What do giant teddy bears, guitars, chubby Indian men in turbans, and hurdles have in common? Each is used for a cheap sight gag in the sprawling film VALENTINE‘S DAY
. Oh, I feel so used. I looked forward to this film thinking it would be made along the lines of some of Gary Marshall’s other films, like PRETTY WOMAN
or THE PRINCESS DIARIES
. All I wanted was a little true romance – after all, the title is VALENTINE‘S DAY
! Glancing at the A-list, enormous cast, I had high hopes. Enormous cast . . . I think that may be one of the biggest problems with the film. Too many story lines; not enough character development.
About 30 minutes into the film, my sister, who accompanied me to the preview, whispered, “What’s wrong with this movie?” Up until that point, I had thought it was just me being too impatient or cynical. But then I realized that “what was wrong” with the movie is that it’s a thirty-minute sit-com stretched out to almost two hours. Or maybe it’s more like watching the DVD of a sit-com’s entire season in one sitting. Mr. Marshall’s television roots are showing. As in a sit-com, Marshall has delivered a series of one-liners punctuated with sight gags, which gives the film a rambling, disjointed feel. The pace of the film at the beginning is too slow, and the DJ voice-over frame is unappealing. It made me long for the “Hollywood” street person from PRETTY WOMAN – “Everybody’s got a dream. What’s your dream?” He provided a much better frame for the “fairy tale”. Even with Taylor Swift’s song “Today Was a Fairytale”, this film does not feel like one.
Speaking of Taylor Swift – acting is not her strong point. She should definitely stick to music. She’s adorable, but her performance is quite amateurish and gawky. Another sour note is George Lopez whose timing seems off. For someone who makes his living as a comedian, he allows too much lag time in dialogue. Which brings me to the rest of the cast. The actors are among the most appealing stars of film and television, but they are given little to work with to produce cohesive performances. Too many “couples” – loosely tied together by very tenuous circumstances – create a hodge-podge of sub-plots. The characters fall into predictable patterns: boy loses girl, boy gets better girl; girl gets married lover, comes to her senses, and falls for best “guy” friend; infidelity rocks married couple but love overcomes all; boy discovers girl’s seedy job, dumps her, but overcomes prejudices to see the “real” person; work-a-holic girl gets work-a-holic guy (but we know it won’t last); newly out-of-the-closet hot gay guy gets other hot gay guy. And two wonderful actresses, Queen Latifah and Kathy Bates, don’t get anybody! Kathy Bates, by the way, does a great job with her one minute of screen time. Hector Elizando and Shirley McClaine put on their games faces, but they lack chemistry as a couple, and the script didn’t give them much to build on.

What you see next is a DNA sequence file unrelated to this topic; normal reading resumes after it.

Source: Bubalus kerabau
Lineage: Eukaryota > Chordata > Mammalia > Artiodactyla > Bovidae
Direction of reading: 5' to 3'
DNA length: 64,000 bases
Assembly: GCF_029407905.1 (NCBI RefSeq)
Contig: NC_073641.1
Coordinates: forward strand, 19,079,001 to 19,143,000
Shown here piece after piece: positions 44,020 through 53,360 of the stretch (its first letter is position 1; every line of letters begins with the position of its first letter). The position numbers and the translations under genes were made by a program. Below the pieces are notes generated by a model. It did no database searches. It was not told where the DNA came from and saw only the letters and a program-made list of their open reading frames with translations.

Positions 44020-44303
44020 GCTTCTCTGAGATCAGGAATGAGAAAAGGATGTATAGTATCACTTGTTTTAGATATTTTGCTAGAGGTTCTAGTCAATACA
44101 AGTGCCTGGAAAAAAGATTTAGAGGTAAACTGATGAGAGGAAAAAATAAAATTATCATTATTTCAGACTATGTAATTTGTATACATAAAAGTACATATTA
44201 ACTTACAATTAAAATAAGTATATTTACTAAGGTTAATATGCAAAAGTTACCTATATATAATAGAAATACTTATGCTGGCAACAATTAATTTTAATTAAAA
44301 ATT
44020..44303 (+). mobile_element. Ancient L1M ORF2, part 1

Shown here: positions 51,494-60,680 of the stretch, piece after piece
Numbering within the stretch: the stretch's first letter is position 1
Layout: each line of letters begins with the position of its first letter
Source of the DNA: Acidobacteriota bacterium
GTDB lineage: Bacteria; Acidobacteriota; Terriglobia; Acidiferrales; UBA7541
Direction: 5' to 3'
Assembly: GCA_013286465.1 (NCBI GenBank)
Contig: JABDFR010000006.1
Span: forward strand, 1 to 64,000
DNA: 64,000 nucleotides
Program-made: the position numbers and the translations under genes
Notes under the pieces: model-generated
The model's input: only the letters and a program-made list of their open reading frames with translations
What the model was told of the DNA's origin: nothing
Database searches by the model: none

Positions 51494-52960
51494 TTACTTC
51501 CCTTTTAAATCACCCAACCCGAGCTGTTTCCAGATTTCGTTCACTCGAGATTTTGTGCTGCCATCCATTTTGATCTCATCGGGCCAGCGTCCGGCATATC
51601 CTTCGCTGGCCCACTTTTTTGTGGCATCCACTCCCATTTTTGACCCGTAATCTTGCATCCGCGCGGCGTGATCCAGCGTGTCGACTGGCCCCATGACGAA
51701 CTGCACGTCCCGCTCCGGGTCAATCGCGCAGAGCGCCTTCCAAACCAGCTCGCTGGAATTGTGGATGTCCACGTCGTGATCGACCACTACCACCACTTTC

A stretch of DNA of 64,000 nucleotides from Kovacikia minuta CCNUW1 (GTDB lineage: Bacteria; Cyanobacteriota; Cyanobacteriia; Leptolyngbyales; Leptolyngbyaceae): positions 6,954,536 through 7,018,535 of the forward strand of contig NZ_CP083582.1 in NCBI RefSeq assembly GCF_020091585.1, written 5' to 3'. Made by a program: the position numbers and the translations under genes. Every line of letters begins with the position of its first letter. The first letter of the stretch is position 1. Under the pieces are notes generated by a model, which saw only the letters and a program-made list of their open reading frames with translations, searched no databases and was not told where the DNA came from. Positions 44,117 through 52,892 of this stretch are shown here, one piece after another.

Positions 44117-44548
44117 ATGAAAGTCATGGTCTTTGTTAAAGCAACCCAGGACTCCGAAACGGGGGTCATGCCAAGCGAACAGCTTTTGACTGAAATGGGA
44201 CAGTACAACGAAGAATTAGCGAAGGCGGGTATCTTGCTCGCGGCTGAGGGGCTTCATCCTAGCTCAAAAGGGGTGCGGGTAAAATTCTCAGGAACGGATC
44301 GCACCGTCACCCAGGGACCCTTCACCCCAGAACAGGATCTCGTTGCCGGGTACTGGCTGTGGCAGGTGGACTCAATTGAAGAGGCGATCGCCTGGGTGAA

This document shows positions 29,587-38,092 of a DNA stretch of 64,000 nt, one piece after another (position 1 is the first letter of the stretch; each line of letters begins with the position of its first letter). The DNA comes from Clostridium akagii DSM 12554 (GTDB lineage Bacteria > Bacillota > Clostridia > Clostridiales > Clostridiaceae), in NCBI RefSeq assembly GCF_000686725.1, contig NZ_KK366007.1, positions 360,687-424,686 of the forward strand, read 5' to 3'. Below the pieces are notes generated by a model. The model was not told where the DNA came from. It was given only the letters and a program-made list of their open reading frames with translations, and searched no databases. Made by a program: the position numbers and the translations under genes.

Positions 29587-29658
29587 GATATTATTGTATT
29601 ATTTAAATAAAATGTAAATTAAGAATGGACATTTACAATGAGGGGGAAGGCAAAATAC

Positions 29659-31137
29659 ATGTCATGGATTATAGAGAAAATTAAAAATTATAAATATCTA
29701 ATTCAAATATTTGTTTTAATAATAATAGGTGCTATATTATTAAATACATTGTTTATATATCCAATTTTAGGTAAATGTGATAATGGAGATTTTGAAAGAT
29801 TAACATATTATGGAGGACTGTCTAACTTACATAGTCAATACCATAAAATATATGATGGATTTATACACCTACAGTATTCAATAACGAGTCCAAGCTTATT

The point is that you’ve seen it all before – and done better! The cast is, however, stunningly beautiful. The camera particularly loves Bradley Cooper and Taylor Lautner. Jessica Biel, Jessica Alba, Jennifer Garner, Julia Roberts, Anne Hathaway, the aforementioned Cooper and Lautner, Aston Kutcher, Topher Grace, Patrick Dempsey and Eric Dane (McDreamy and McSteamy from Grey’s Anatomy) - there are so many that I lose track! I enjoyed the pleasure of their company, but somewhere along the way, good looks stopped being enough to keep me interested.
Although the pace of the film improved toward the end, over-all it lacked the “warm, fuzzy” feeling that I’m sure was intended. And just in case you missed all the pacing problems and confusing sub-plots and felt warm and fuzzy anyway, the “three little words” that the voice-over DJ says at the end will slap you back into reality forthwith. - JoAnne Hyde
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